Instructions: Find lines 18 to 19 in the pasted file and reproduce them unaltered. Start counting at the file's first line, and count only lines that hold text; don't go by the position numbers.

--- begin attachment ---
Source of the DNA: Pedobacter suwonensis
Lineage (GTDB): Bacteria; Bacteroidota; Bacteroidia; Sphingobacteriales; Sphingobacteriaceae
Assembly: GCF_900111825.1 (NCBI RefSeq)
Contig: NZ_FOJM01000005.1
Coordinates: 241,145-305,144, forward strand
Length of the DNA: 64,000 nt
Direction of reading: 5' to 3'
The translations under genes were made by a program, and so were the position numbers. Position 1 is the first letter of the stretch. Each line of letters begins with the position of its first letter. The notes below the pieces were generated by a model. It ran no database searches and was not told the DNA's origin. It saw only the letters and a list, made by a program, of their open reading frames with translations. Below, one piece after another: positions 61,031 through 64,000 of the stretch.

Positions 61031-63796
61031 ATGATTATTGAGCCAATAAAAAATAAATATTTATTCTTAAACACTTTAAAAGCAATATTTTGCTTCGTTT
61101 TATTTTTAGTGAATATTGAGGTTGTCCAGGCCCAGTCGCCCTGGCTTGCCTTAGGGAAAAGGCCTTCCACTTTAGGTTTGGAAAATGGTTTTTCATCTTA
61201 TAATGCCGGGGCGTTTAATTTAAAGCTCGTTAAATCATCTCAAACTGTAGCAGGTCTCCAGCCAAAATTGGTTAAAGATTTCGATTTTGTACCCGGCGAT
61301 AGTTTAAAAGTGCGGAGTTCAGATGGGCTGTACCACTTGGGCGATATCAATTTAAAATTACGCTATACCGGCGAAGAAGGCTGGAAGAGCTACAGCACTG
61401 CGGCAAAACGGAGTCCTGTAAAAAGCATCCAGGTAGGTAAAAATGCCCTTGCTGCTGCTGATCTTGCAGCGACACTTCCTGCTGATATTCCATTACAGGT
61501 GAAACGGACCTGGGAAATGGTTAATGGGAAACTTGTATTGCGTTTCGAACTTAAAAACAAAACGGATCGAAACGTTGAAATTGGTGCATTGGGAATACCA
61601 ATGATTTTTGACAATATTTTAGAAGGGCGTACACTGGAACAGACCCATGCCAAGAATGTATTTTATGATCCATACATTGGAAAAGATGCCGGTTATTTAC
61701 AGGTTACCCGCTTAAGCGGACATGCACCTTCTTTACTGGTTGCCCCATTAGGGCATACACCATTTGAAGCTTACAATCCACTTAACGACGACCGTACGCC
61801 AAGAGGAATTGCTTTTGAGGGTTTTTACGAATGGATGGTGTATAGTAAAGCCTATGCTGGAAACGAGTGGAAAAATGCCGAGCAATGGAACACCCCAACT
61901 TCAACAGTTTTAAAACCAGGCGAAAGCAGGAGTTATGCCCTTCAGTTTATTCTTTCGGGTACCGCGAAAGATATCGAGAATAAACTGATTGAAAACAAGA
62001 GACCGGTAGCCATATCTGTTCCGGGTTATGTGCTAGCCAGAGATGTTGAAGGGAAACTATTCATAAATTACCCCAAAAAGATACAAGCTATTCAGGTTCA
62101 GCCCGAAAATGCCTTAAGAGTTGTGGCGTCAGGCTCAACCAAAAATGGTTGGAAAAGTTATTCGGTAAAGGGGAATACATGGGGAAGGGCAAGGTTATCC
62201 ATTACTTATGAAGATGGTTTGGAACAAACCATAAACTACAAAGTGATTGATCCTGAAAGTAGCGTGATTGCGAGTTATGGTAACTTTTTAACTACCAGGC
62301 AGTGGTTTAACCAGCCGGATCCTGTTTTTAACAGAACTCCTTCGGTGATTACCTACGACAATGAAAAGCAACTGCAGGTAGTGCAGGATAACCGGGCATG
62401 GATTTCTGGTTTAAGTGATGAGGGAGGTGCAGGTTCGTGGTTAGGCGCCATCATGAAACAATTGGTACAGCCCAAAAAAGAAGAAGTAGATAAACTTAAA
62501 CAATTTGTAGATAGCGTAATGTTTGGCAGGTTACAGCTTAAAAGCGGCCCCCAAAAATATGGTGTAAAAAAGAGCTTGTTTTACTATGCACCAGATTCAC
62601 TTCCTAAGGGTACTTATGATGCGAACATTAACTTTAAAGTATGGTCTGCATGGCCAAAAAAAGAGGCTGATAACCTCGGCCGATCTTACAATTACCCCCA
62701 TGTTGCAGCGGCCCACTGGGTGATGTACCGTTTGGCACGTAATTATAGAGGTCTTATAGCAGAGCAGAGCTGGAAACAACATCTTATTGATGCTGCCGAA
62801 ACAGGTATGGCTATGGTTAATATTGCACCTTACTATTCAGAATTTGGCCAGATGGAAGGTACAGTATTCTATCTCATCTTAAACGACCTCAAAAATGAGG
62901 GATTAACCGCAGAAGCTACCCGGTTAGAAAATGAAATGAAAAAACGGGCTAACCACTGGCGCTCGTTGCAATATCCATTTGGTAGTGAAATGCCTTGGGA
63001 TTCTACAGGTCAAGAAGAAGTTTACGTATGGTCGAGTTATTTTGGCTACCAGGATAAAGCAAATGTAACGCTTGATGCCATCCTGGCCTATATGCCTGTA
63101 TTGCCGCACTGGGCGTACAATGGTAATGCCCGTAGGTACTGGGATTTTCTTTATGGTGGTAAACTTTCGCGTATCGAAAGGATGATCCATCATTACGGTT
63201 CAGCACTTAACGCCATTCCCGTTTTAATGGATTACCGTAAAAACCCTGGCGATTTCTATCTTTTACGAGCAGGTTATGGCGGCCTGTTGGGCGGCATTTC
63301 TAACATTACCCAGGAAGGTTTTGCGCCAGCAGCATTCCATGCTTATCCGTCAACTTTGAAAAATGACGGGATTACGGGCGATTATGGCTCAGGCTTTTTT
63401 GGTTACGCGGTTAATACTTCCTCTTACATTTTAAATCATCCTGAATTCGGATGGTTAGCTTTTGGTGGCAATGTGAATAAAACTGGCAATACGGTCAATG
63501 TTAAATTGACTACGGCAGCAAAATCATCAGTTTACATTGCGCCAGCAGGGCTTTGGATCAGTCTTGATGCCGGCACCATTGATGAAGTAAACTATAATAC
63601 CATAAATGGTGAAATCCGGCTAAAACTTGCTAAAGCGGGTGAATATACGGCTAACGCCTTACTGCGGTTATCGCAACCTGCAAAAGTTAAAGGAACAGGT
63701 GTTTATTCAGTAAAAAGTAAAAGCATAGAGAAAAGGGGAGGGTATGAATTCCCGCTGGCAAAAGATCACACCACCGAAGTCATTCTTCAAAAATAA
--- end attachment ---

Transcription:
61801 AAGAGGAATTGCTTTTGAGGGTTTTTACGAATGGATGGTGTATAGTAAAGCCTATGCTGGAAACGAGTGGAAAAATGCCGAGCAATGGAACACCCCAACT
61901 TCAACAGTTTTAAAACCAGGCGAAAGCAGGAGTTATGCCCTTCAGTTTATTCTTTCGGGTACCGCGAAAGATATCGAGAATAAACTGATTGAAAACAAGA